Over at Crooked Timber, they are having a lively discussion provoked by George Bernard Shaw’s scorn for Shakespeare. On many occasions Shaw expressed extreme distain for the Bard of Avon. In a 1906 letter Shaw wrote “I have striven hard to open English eyes to the emptiness of Shakespeare’s philosophy, to the superficiality and second-handedness of his morality, to his weakness and incoherence as a thinker, to his snobbery, his vulgar prejudices, his ignorance, his disqualifications of all sorts for the philosophic eminence claimed for him.”
Shaw’s opinion are easy to dismiss, it is often forgotten that there is a long and venerable tradition of Shakespeare-hatred, a critical tradition that includes not just crank and reflexive contrarians but also some very great writers. Aside from Shaw, Voltaire and Leo Tolstoy were also vociferously hostile to Stratford’s favourite son. Voltaire actually started off as a champion of Shakespeare but turned against the English writer’s plays. More recently the novelist Joyce Carol Oates (in her collection Contraries) and mad-dog essayist Marvin Mudrick have taken aim at Shakespeare.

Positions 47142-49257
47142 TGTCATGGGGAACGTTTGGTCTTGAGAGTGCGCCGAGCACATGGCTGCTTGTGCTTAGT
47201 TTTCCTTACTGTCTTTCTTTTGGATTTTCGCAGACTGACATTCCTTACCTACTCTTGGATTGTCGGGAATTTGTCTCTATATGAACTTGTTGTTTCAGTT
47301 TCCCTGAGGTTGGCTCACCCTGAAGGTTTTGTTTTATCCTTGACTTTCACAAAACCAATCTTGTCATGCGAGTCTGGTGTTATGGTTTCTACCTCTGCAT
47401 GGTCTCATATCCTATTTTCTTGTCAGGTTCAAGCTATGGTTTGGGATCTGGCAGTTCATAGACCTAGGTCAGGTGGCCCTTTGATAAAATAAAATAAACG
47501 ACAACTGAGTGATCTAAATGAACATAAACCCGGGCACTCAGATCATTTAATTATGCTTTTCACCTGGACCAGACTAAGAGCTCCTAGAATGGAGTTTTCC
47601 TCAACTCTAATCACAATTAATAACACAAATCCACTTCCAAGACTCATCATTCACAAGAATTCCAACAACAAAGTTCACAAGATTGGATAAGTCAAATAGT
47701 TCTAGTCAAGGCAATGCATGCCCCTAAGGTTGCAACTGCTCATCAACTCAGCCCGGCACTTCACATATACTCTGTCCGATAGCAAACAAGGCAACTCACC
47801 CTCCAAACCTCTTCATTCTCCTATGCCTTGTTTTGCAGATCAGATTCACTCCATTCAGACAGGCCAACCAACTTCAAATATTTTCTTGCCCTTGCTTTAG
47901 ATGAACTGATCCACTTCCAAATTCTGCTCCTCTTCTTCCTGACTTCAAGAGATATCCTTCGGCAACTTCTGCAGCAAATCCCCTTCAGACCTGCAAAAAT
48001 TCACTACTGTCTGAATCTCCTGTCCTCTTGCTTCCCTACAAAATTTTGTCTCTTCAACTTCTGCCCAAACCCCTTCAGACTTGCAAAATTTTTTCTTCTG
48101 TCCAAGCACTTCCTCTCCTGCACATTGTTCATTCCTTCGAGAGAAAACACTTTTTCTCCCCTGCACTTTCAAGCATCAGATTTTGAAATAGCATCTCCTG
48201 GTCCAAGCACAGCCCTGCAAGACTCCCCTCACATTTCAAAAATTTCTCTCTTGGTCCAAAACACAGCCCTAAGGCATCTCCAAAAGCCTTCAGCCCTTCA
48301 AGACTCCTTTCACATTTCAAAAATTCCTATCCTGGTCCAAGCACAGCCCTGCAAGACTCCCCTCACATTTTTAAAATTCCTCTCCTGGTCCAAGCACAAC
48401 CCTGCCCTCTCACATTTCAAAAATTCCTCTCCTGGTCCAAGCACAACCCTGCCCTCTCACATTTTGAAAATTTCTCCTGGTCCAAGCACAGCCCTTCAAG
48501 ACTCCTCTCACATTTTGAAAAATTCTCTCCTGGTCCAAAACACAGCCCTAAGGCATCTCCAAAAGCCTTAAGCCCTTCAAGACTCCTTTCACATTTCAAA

FUN WITH SLANG: READ THE WHOLE THING TO FIND OUT HOW YOU CAN WIN A PRIZE!
I just got back from a trip to Greece, where I befriended a lot of Australians. The best thing about Australians, besides their good looks and superior drinking abilities, is their slang. I learned a lot of great phrases, such as I’mflat out like a lizard drinking (busy), drink some cement and harden the F up (stop being a baby), brekkie (breakfast), sunnies (sunglasses), mozzies (mosquitoes), jumper (sweater), and Fosters (beer). I am trying to integrate them into my everyday language now that I am back in The States.
So much of what we say today can be traced back to an actual person. Shakespeare was probably the best at inventing phrases that people would continue to use for years to come. He was also a wiz at Connect Four. According to the internet, B-Shakes invented the phrases a laughing stock, a sorry sight, fair play (Irish people love saying this), eaten out of house and home (sexually active people love saying this), neither here nor there, and vanish into thin air, among many others. He also invented the phrase in a pickle, after a terrible mishap at Zabar’s.